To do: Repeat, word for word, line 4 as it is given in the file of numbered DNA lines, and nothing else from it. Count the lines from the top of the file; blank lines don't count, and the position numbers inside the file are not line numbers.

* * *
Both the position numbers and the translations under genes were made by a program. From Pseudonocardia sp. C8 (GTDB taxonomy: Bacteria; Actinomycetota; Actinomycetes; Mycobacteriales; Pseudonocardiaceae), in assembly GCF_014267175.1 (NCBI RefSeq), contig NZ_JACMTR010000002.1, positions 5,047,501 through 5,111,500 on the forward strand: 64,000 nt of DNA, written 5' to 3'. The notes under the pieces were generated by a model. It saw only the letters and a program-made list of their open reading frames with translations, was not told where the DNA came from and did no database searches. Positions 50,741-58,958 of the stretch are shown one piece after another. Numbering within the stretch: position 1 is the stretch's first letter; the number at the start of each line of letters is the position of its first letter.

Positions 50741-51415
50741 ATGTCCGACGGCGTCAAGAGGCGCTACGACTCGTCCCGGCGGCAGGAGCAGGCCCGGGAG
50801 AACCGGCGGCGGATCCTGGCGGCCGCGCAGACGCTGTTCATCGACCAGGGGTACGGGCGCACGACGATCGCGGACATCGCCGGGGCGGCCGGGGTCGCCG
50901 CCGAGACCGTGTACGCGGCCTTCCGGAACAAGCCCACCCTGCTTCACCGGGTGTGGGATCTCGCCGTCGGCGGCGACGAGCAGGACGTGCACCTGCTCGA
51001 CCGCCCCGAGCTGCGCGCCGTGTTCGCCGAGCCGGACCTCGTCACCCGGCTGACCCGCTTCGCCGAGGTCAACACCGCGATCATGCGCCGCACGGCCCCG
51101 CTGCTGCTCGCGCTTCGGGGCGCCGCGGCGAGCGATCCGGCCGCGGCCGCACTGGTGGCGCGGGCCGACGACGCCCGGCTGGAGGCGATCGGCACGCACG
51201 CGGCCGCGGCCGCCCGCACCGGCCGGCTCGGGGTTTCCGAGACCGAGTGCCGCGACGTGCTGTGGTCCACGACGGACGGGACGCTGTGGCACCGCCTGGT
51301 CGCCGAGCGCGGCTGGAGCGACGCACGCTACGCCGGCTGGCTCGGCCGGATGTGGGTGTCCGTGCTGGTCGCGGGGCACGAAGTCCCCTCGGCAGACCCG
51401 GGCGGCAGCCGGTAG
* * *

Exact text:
50801 AACCGGCGGCGGATCCTGGCGGCCGCGCAGACGCTGTTCATCGACCAGGGGTACGGGCGCACGACGATCGCGGACATCGCCGGGGCGGCCGGGGTCGCCG